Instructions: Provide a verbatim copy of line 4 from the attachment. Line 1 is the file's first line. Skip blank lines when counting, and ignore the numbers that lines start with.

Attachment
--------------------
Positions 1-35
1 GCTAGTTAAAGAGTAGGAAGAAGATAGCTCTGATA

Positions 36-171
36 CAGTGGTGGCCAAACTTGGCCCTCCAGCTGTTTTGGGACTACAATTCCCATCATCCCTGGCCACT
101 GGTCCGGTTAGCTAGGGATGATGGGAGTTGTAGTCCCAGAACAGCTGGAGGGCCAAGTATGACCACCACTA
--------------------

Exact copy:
36 CAGTGGTGGCCAAACTTGGCCCTCCAGCTGTTTTGGGACTACAATTCCCATCATCCCTGGCCACT